At the 11th meeting of the 20th Undergraduate Senate, Senators discussed a bill proposed by Senator Matthew Wigler ’19 that would replace the Cardinal Conversations program with a new program called “Deliberative Dinners.”
Wigler’s bill aimed to reshape the Cardinal Conversations program, a speaker series designed to bring outside experts with diverse political views to campus. Cardinal Conversations came under fire last year for hosting non-diverse speakers and speakers with racist views. In September, Provost Persis Drell announced changes to the structure of the program, including overhauling the leadership structure and process for inviting speakers to participate.
Wigler’s bill aims to reshape Cardinal Conversations around six themes which he deems crucial to deliberative communication: community, conversation, continuity, inclusion, equality and accountability. Wigler feels Cardinal Conversations is failing on all six crucial principles.
“Stanford is a place where I’ve had some of the best conversation of my life and also heard about some of the worst speeches of my life,” Wigler said.
Wigler’s bill would allow 30 to 40 undergraduate students, with a focus on freshmen, sophomores and juniors, to have weekly dinners over the course of a quarter, during which they would engage in debate facilitated by trained student or faculty moderators. Students would be incentivized to participate potentially through academic credit as well as the free meal.
“The University is absolutely right that there’s a problem with polarization; it’s just we’re currently pursuing that in a problematic way,” he said, “I would rather see the University devote its resources to a program that has student buy-in, student support and is actually designed around these principles that will facilitate real conversation.”
Following Wigler’s proposal, senators debated the details of the bill’s execution. Some, while complimentary of the idea itself, viewed a Senate bill as an incomplete way of creating the program.
“So to be clear, this [bill] actually doesn’t create anything, it’s just a statement that we want to do something down the line,” Senator Gabe Rosen ’19 said. “Is there a reason we need a bill to do that, and we can’t just divert some discretionary money to creating the program as a prototype … to actually experiment and prove it?”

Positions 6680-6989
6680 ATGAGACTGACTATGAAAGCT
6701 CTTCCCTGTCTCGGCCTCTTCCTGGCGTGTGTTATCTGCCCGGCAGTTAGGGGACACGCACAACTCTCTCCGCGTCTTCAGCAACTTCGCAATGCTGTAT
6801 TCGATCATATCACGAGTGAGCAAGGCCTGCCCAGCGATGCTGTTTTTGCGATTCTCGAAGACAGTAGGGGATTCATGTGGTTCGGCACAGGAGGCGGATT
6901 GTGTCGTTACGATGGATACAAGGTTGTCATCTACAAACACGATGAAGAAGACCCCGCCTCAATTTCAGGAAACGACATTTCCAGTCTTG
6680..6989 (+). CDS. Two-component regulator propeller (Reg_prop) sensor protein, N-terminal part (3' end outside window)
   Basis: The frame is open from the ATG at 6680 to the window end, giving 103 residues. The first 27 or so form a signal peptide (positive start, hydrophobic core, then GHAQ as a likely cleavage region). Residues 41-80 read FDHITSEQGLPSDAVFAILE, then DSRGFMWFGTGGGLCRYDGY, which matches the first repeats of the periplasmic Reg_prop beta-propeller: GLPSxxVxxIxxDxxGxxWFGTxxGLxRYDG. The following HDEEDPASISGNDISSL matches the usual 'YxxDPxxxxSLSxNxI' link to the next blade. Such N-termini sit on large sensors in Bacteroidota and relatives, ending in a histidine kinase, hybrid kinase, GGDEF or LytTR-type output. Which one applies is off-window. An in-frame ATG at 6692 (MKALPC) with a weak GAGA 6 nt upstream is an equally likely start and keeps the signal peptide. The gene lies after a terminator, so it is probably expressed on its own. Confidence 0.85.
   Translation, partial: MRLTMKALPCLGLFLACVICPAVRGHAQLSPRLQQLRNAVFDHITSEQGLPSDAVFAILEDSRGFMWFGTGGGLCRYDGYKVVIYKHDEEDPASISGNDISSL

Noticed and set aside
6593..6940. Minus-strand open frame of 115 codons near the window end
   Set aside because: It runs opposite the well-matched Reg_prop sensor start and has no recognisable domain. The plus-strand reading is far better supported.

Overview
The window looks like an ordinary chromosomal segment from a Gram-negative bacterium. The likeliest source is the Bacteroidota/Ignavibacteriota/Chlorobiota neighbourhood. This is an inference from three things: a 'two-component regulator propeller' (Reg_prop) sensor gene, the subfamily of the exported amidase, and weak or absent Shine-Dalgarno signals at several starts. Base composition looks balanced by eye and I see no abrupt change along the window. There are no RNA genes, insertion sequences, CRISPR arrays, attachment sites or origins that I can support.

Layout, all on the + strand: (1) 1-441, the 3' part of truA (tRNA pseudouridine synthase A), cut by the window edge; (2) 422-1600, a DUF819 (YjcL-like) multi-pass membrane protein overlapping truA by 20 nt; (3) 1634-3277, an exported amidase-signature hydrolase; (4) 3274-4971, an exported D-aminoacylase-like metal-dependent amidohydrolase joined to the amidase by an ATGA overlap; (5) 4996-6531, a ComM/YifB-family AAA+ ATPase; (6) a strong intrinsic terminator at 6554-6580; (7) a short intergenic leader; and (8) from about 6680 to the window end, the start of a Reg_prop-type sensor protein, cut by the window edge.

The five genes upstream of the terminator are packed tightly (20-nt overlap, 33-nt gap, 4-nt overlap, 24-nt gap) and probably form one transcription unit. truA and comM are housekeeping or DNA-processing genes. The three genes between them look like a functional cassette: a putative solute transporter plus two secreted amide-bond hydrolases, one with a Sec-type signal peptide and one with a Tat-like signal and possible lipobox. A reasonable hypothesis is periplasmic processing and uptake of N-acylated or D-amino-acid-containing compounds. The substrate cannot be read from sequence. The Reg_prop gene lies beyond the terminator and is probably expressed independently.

Nanci Howe, the Student Activities and Leadership Director, echoed Rosen’s point.
“I don’t think you need a bill, I think you need a better proposal,” she said. “The University cannot respond to just an idea; they need an actual concrete proposal.”
Howe also expressed that the University is generally supportive of the idea of deliberative student discussion but that “the ‘how’ to do it well and thoughtfully is really hard.”
Wigler responded saying the proposal is “intentionally vague” and should just serve as an initial step in an ongoing conversation with the University in working out the specifics of the program.
The discussion extended into Open Forum as senators voiced concerns about the precedent that passing an “intentionally vague” proposal would set.
“I’ve seen Senates where we end up just passing something because it’s a cool idea, and then nothing else really happens because no one’s picked up the ball on either end,” Rosen said. “I’m just concerned about setting the precedent of just jumping into things without really fleshing out the ideas.”
The Senate agreed to review the bill and reach out to other resources before deciding on the exact form of Deliberative Dinners.
The Senate also discussed collaboration with the Sophomore Class Presidents on art and wellness workshops, reminded everyone that applications for Standard Grants close next Friday at 11:59 p.m. and that the “Meet the Senators” event is scheduled for next Thursday.
Wigler closed the meeting with a brief comment on the shooting in Pittsburgh on Saturday, mentioning a resolution he’s working on for the next Senate meeting that would create an ad hoc committee of students, alumni and faculty to investigate anti-Semitism on campus.
“I feel like this is the time to really heal collectively and to be an ally,” Rosen said. “It’s not just about us; it’s a hatred that knows no borders and knows no labels. It’s a hatred that we all have to team up to fight together.”
Contact Zora Ilunga-Reed at zora814 ‘at’ stanford.edu.